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Questions Of Faith
Posted: Wednesday, February 12, 2003

For Reporters Covering Bush's Faith-Based Initiative

by Russ Baker,

Perhaps it was appropriate that President Bush chose Nashville's Opryland on February 10 to deliver his sermon on why taxpayer money ought to be given to religious groups. A cultural shrine to musical laments about unfaithfulness only underlines the president's breaking of faith -- with the Jeffersonian creed separating church from state.

Bush's benign-sounding new executive order banning "discrimination" against faith-based charities in the distribution of federal social service grants and building monies will surely play well in the first round of opinion polls -- especially among members of his right-wing religious constituency, the footsoldiers of the GOP.

But are mainstream journalists prepared to ask the tough questions that will expose the dangers inherent in this politically motivated initiative -- even at the risk of offending powerful leaders of organized religion? For those with the requisite courage, here are some suggestions:

In his speech Monday, Bush declared that "[G]overnments can and should support effective social services provided by religious people, so long as they work and as long as those services go to anyone in need, regardless of their faith."

Mr. President, how WOULD they work? Who would police them? And what's your definition of religious groups? I'm assuming you don't want to make selections, so I guess you're good with taxpayer money being used by the Raelians and L. Ron Hubbard's Church of Scientology, the Hare Krishna, and so on?

Bush pressed on: "And when government gives that support, it is equally important that faith-based institutions should not be forced to change the character or compromise their prophetic role."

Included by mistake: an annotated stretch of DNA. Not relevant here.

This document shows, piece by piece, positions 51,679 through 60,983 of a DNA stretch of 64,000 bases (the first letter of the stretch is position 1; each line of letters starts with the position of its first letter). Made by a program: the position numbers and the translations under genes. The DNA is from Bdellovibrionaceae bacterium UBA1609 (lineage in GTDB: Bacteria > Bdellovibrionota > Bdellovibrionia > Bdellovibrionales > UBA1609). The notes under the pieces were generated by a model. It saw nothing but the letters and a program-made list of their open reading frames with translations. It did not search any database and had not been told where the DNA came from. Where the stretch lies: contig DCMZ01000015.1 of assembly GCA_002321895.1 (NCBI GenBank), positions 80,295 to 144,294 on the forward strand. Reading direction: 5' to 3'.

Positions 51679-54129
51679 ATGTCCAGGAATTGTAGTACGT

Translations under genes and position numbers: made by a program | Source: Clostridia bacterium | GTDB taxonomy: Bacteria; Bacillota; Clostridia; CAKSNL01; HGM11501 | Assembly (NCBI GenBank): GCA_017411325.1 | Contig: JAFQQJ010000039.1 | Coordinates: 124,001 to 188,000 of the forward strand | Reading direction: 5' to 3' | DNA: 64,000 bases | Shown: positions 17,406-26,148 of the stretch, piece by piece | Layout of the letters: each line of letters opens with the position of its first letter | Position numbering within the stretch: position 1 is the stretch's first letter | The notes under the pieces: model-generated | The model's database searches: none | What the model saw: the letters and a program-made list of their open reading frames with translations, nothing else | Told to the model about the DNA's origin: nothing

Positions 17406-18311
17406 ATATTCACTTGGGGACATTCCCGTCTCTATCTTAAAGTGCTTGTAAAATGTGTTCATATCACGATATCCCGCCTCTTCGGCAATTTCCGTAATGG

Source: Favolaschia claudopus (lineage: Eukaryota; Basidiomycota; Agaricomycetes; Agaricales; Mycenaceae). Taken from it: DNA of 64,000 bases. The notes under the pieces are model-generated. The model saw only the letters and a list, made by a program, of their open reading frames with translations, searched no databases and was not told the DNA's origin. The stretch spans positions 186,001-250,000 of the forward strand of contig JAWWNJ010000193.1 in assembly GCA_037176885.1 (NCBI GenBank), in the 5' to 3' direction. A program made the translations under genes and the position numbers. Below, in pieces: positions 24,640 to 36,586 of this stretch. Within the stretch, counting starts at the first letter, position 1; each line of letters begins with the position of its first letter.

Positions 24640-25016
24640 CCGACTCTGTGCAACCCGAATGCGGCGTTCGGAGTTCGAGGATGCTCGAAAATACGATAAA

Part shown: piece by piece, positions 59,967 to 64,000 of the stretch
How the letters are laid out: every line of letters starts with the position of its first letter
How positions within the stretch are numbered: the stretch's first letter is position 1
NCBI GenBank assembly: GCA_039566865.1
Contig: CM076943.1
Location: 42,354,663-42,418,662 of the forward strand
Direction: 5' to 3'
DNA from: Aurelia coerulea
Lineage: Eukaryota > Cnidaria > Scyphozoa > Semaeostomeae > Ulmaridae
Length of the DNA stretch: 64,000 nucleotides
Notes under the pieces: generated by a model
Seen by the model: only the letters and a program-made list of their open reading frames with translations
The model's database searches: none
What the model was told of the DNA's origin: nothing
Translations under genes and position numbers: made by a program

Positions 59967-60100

Mr. President, are you saying that taxpayer money should go to programs that -- because of the sponsoring religion's beliefs -- discriminate against gays, women, ethnic groups, other religions in hiring? (The Salvation Army won't hire gays, for example.)

Bush: "I think the charities helping the needy, it should not matter if there is a rabbi on the board, or a cross on the wall, or crescent on the wall, or religious commitment in the charter."

Mr. President, how about what they teach? I'm guessing you would not want the public's money being handed to a madrassa that implicitly encourages terrorism, as many of these Muslim schools do in Pakistan, for example. Whom do you have in mind to make these judgment calls?

Bush continued: "It's been said that 11:00 a.m. on Sunday is the most segregated hour in America."

Mr. President, history shows that antebellum preachers in the South supported slavery until the very end. You yourself, while praising a few local efforts, acknowledge that America's churches today lag behind businesses and the military in erasing racial barriers. The Roman Catholic Church in the United States is in disarray over allegations of endemic child abuse. What objective evidence leads you to think that religious groups, despite their rhetoric of compassion, are particularly suited to improving the nation's moral fabric?

Bush spoke further: "We created faith-based offices in key Cabinet departments to ensure that faith-based groups get equal treatment and fair access to government funds."

Mr. President, are you saying that taxpayer funds are financing lobbying operations established within the agencies they are seeking to influence?

And Mr. President: What is all this going to cost taxpayers? What effect will it have on reducing funding to highly-skilled, effective, secular social services agencies? And, finally, exactly how will this improve social services, rather than just benefiting religious groups? Did you know that the Salvation Army already gets around $1.5 billion a year in donations? How much do you intend to add to that?

Oh, and one more thing: Can you explain, in your own words, the concept of separation of church and state? Are you for eliminating that?

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